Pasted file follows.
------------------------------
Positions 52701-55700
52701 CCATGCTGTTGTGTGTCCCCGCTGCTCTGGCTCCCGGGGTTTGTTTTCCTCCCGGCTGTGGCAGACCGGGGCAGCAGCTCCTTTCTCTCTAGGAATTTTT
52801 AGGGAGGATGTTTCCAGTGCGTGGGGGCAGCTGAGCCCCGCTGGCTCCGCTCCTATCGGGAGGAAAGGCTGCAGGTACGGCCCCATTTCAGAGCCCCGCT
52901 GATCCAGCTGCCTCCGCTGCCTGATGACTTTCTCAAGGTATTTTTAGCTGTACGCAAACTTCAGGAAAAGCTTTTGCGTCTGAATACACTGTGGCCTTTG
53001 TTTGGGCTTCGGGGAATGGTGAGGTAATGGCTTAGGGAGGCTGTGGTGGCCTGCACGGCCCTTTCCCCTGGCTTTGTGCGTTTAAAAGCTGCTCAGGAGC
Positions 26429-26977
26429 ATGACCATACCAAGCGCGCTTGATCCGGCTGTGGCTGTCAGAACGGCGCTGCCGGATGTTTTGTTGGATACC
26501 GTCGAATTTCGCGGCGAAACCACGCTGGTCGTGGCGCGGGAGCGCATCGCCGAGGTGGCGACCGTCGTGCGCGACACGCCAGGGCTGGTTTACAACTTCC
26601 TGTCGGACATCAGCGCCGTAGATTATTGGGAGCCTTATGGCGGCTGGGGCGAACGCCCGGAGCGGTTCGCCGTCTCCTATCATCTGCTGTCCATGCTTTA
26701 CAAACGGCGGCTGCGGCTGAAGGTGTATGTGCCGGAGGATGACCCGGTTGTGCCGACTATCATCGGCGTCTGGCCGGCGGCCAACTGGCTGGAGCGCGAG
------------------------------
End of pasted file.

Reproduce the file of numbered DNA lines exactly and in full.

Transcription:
Positions 52701-55700
52701 CCATGCTGTTGTGTGTCCCCGCTGCTCTGGCTCCCGGGGTTTGTTTTCCTCCCGGCTGTGGCAGACCGGGGCAGCAGCTCCTTTCTCTCTAGGAATTTTT
52801 AGGGAGGATGTTTCCAGTGCGTGGGGGCAGCTGAGCCCCGCTGGCTCCGCTCCTATCGGGAGGAAAGGCTGCAGGTACGGCCCCATTTCAGAGCCCCGCT
52901 GATCCAGCTGCCTCCGCTGCCTGATGACTTTCTCAAGGTATTTTTAGCTGTACGCAAACTTCAGGAAAAGCTTTTGCGTCTGAATACACTGTGGCCTTTG
53001 TTTGGGCTTCGGGGAATGGTGAGGTAATGGCTTAGGGAGGCTGTGGTGGCCTGCACGGCCCTTTCCCCTGGCTTTGTGCGTTTAAAAGCTGCTCAGGAGC
Positions 26429-26977
26429 ATGACCATACCAAGCGCGCTTGATCCGGCTGTGGCTGTCAGAACGGCGCTGCCGGATGTTTTGTTGGATACC
26501 GTCGAATTTCGCGGCGAAACCACGCTGGTCGTGGCGCGGGAGCGCATCGCCGAGGTGGCGACCGTCGTGCGCGACACGCCAGGGCTGGTTTACAACTTCC
26601 TGTCGGACATCAGCGCCGTAGATTATTGGGAGCCTTATGGCGGCTGGGGCGAACGCCCGGAGCGGTTCGCCGTCTCCTATCATCTGCTGTCCATGCTTTA
26701 CAAACGGCGGCTGCGGCTGAAGGTGTATGTGCCGGAGGATGACCCGGTTGTGCCGACTATCATCGGCGTCTGGCCGGCGGCCAACTGGCTGGAGCGCGAG